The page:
The CLWCC’s main floor houses Southwoods Health, the Public Library of Youngstown and Mahoning County, a large conference center, a gymnasium and multiple fitness areas for strength and cardio. All of these areas and partners allow IMPACT students to move education beyond the common school’s four walls into areas that include job shadowing and internship opportunities. (Other CLWCC tenants will include United Way of Youngstown and the Mahoning Valley, Mahoning County Mental Health and Recovery Board and Mahoning Valley College Access Program.)
The Campbell City Schools district was committed to STEM programming, therefore we were going to be a building tenant with or without the STEM designation. The designation does allow our students to understand that IMPACT is not your traditional school. We truly focus on the slogan “What’s your IMPACT?” By focusing on this slogan, we have created IMPACT to be an educational beacon that is agile enough to meet the needs of students and their future.
Q: How did this building come about? What community partners came together to make it happen, and how was this effort accomplished?
A: We would like to say that the CLWCC was the brainchild of adults, but the seed was planted in 2016 by high school students during Civics Day activities, when students observe local government officials in mock meetings. As part of this event, some students told the Board of Education that they didn’t have space for recreational sports leagues, fitness, etc. This conversation prompted the board to take action.
Once we began the initial planning talks, the Public Library of Youngstown and Mahoning County announced it would be closing three branches and combining them into one. The branch in Campbell was one of the three to be shut down. The library board was approached by Matthew Bowen, Campbell City Schools superintendent, about the prospect of making the new building a destination in the community. The district already had a relationship with the United Way of Youngstown and the Mahoning Valley through its Success By 6 and Success After 6 programs. We have partnered with the organization on numerous grants to provide after-school programming for students. The leadership was excited about the possibility of having a bigger space to provide opportunities for more students. We partnered with Stark State College to receive a capital budget line item of $300,000 that went toward building space to offer classes and programs.
During the same time, Eastern Gateway Community College came aboard. Even though the college will offer different pathways for adults, it will focus on health care, especially a radiologic technician program. The Mahoning County Mental Health and Recovery Board partnered with Campbell City Schools to receive a $500,000 grant to provide additional mental health services to students and families from the region. Southwoods Health will also be an important partner that will offer health services to the public. They will also offer educational opportunities for students through job shadowing and internship opportunities.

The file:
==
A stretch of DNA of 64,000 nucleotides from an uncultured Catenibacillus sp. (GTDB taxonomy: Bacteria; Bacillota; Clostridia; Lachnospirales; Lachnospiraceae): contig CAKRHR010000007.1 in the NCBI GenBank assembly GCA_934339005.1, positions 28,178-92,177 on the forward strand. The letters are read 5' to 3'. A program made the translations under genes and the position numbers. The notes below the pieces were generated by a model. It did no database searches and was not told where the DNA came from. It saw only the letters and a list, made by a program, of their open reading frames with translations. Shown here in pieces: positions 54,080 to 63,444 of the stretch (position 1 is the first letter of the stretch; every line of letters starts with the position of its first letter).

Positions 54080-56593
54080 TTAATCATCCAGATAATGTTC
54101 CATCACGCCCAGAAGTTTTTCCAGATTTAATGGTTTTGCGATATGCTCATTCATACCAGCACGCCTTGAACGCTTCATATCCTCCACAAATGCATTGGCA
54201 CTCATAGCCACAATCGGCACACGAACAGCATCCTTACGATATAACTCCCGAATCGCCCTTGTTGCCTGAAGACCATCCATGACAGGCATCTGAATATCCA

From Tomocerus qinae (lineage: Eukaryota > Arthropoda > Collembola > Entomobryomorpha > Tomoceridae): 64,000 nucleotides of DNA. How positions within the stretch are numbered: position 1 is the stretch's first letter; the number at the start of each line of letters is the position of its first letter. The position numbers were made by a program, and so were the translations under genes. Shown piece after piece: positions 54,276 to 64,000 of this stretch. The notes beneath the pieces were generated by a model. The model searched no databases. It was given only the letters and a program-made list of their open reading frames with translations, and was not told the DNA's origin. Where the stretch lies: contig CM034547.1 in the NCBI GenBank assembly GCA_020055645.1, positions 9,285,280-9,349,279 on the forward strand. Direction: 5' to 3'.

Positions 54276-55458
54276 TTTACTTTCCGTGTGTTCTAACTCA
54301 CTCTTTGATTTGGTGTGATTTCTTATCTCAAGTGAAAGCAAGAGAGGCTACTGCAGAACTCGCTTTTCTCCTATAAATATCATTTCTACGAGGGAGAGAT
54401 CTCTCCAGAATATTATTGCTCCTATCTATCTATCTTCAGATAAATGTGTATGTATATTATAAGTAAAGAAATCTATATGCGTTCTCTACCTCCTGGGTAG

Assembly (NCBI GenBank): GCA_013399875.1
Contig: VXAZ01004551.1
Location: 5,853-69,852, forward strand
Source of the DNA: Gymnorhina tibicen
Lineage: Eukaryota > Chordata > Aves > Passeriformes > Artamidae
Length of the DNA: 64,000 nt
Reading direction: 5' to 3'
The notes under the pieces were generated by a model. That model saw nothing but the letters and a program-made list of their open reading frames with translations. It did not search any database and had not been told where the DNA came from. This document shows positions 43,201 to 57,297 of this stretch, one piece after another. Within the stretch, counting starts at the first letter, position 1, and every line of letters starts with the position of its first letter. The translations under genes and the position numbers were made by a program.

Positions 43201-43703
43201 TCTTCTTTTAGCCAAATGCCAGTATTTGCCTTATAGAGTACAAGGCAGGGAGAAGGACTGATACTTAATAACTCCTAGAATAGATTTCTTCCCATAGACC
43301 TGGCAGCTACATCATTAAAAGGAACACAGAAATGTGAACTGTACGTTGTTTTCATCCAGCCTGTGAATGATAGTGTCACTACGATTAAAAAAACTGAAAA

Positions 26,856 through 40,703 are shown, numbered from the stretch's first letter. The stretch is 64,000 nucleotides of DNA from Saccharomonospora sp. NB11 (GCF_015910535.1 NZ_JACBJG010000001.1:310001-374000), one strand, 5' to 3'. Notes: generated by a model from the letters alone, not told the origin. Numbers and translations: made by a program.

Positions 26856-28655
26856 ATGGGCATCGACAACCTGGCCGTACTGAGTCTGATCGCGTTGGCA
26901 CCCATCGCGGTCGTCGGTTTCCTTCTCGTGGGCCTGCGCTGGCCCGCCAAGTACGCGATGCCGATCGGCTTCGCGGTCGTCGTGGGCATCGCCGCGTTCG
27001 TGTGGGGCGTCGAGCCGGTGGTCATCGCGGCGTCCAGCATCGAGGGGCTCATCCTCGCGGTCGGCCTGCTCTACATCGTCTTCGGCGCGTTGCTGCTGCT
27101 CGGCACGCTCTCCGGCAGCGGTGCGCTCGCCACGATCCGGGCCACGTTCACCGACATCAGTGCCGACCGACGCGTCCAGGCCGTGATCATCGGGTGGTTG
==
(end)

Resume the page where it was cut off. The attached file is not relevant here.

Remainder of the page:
Mahoning Valley College Access Program recently came aboard to help counsel students on educational and career options as they move through our school.
Q: What do you think this new facility will mean to the area.
Southwoods Health will provide access to medical care. The Public Library can provide traditional library services as well as programming for the students of the district. Both Eastern Gateway Community College and Stark State College will provide College Credit Plus, internships and career exploration for our students. They will both offer training and retraining for adults as well.
The wellness rooms, golf simulators and gym will be used by students and the community at large. Memberships and rental capabilities, yoga, fitness and tournament opportunities will also provide wellness activities. The conference center will provide space for training and event rental. Invitations will be sent to many organizations as a location to host meetings and events.
The cafe will provide beverages, refreshments and meals for all who enter the building.
Q: Back to your school: What is on the drawing board for the school in for the next few years?
A: Starting in the 2020-21 academic year, we are expanding to grades 7-12. Along with this grade band expansion, our partnerships will become more prevalent. To begin with, the Mahoning Valley College Access Program will provide us with two career counselors, for a nominal fee. These counselors will work closely with our students, providing opportunities to explore careers, internships, scholarships and college applications. They will also work with our post-secondary partners, Stark State and Eastern Gateway, to ensure our students are staying on track with their coursework.
They will also review trend data on current and future careers to help build the bridge between the students, school and their careers.
Q: Is there anything else you want to share about your school or the new building?
A: Please see the attached handout for additional information about the CLWCC and Northeast Ohio IMPACT Academy.